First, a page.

Moreover, it allows for fair and accurate invoicing, making it beneficial for both freelancers and agencies working on client projects.
4. Restrict access to personal devices
One of the major benefits of operating within a hybrid work model is the flexibility that staff is given to approach their duties in a way that suits their own unique working style. However, with a less rigid structure of management overseeing daily workflows, workers may pick up some undesirable habits.
The most concerning of these potential issues from a security standpoint would be the blurred line of use between professional and personal devices when accessing sensitive company data.
Security staff may have worked hard to ensure that all password protections, VPNs, and digital access control policies are able to prevent data breaches, only for a personal device to expose new vulnerabilities.
If an employee is to log into a company-owned platform from a personal device, admins will be unable to verify that the hardware has been appropriately maintained or updated to prevent novel malware, ransomware, or virus programs from posing a significant risk to connected company-owned systems.
This risk also extends to employees accessing personal social media and e-commerce accounts from company-owned computers.
Not only can these pursuits contribute to a significant loss of productivity, with data indicating some remote staff waste as much as 14% of a standard working week engaged in personal activities, but browsing unapproved sites could expose new avenues for criminals to target.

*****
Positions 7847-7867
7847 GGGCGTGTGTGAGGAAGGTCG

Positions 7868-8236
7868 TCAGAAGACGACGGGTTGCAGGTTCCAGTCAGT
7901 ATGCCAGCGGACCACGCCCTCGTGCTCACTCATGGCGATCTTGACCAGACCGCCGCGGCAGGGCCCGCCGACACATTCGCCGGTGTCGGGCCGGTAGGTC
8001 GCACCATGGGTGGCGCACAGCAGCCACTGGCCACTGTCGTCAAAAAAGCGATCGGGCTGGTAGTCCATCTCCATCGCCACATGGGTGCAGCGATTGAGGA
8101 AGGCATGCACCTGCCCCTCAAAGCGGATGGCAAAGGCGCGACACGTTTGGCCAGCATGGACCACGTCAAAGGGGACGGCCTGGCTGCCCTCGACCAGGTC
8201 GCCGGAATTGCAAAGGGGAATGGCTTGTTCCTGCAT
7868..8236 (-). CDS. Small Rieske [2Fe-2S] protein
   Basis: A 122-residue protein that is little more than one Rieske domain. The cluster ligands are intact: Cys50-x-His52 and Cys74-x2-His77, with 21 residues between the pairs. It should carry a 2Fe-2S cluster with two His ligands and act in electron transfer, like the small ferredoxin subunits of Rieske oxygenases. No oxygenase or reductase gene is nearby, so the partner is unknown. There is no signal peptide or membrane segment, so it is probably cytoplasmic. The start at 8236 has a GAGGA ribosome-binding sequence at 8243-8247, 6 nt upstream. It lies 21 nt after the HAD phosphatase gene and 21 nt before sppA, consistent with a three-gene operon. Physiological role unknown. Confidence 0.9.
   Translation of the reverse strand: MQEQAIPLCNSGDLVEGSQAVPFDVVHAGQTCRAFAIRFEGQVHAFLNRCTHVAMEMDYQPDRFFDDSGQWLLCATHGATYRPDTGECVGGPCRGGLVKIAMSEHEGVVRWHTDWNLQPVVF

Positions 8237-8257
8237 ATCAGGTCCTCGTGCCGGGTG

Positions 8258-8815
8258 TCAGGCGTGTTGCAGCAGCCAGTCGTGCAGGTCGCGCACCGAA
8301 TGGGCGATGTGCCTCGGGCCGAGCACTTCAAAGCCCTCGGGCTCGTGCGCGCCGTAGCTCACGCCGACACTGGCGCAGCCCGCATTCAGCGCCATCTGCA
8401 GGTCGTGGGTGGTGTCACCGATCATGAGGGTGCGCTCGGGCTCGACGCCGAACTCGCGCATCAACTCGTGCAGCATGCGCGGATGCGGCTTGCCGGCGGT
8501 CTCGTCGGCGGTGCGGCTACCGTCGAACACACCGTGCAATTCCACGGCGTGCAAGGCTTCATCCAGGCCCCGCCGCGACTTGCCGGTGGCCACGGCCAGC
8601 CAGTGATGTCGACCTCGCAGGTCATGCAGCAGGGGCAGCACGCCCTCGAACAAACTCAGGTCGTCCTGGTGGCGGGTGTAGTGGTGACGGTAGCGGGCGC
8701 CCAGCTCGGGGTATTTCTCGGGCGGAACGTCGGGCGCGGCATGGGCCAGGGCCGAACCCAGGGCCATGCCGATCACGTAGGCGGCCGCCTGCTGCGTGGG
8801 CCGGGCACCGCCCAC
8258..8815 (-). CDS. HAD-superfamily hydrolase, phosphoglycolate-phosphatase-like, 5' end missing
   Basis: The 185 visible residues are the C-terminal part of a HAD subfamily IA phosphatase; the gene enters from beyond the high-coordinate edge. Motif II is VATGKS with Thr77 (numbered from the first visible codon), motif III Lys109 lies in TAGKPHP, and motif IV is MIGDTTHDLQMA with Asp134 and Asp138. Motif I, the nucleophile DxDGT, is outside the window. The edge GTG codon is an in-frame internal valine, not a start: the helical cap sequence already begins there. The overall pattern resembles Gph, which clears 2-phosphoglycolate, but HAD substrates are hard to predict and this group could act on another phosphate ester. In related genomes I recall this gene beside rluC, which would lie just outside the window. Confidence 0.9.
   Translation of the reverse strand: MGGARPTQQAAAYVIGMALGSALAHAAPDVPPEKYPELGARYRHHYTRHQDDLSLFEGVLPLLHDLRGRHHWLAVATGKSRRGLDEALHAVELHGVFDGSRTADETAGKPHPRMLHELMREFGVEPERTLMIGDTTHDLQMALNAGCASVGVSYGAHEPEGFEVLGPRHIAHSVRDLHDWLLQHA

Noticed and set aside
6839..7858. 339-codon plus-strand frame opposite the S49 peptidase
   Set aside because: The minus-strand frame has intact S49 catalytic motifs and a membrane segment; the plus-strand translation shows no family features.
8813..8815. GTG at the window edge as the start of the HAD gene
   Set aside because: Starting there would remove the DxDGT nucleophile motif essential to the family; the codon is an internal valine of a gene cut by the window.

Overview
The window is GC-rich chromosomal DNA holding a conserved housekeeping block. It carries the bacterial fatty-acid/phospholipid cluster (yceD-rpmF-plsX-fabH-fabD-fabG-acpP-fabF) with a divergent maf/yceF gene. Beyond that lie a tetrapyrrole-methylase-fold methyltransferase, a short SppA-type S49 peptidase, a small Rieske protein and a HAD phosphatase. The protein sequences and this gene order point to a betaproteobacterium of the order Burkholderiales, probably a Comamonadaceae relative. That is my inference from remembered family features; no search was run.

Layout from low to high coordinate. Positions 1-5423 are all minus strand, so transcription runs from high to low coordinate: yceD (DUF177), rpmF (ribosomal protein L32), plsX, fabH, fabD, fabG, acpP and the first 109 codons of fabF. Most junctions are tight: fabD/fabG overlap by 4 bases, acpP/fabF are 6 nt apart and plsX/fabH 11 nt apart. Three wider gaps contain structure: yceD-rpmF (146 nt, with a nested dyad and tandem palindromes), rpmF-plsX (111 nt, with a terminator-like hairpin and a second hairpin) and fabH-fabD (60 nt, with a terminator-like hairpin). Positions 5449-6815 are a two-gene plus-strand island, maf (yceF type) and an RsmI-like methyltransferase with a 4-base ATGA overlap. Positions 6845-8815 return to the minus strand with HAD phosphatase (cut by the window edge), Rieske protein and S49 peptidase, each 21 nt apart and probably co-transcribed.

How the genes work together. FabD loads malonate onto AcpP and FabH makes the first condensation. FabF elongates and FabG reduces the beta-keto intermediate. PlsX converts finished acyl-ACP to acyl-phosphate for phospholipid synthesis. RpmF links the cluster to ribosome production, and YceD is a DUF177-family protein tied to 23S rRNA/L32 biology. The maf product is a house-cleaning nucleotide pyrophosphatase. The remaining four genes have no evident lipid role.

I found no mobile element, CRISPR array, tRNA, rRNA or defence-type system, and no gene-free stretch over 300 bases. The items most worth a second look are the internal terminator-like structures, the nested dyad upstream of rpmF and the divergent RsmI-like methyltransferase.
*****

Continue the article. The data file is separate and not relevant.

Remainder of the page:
Worryingly, recent reports state that 32% of hybrid and remote workers are known to use apps and software programs that haven’t been approved by IT or security departments, with 92% found to be using personal tablets or smartphones to complete work tasks.
With this in mind, it’s advised that employers only permit monitored access to work systems using company-owned hardware devices.
5. Implement a principle of least privilege
For businesses transitioning towards hybrid and remote work models, it can be tempting to simply provide all employees with access to shared company systems in an effort to limit time and resource waste by designing a bespoke access policy.
However, failing to segment user access to essential programs will only increase the available attack surface exposed to sophisticated attacks and threats.
By implementing a principle of least privilege used to govern all access control policies, employers can ensure that staff will only ever have access to the specific data required for teams to reasonably perform their day-to-day responsibilities.
In other words, the role of the employee will always be used to determine which systems, files, hardware, and specific data resources they’re able to interact with.
One way to achieve this is through the use of multi-factor authentication, whereby security staff can lock system access behind an additional ID verification system.
Using the technology already present in modern smartphones, configurations can be developed that require staff to use biometrics such as facial recognition or fingerprint scans to access work systems, with biometrics being hard to fabricate.
Additionally, security teams may choose to utilize a role-based access control (RBAC) model. This will involve the creation of a software program capable of analyzing staff credentials to grant user access based entirely on the employee’s position in the company.
For example, all issued password and ID card data can be stored in a company database and internally assigned to a specific role. Login functions can then be programmed to only permit access to users flagged with matching credentials.
In practice, an RBAC model would automatically segment access to sensitive information to reduce the likelihood of security breaches. Low-risk programs like chat services and bulletin boards can be made accessible to anybody, though only those flagged as managers could access sensitive data.
6. Physical security in hybrid environments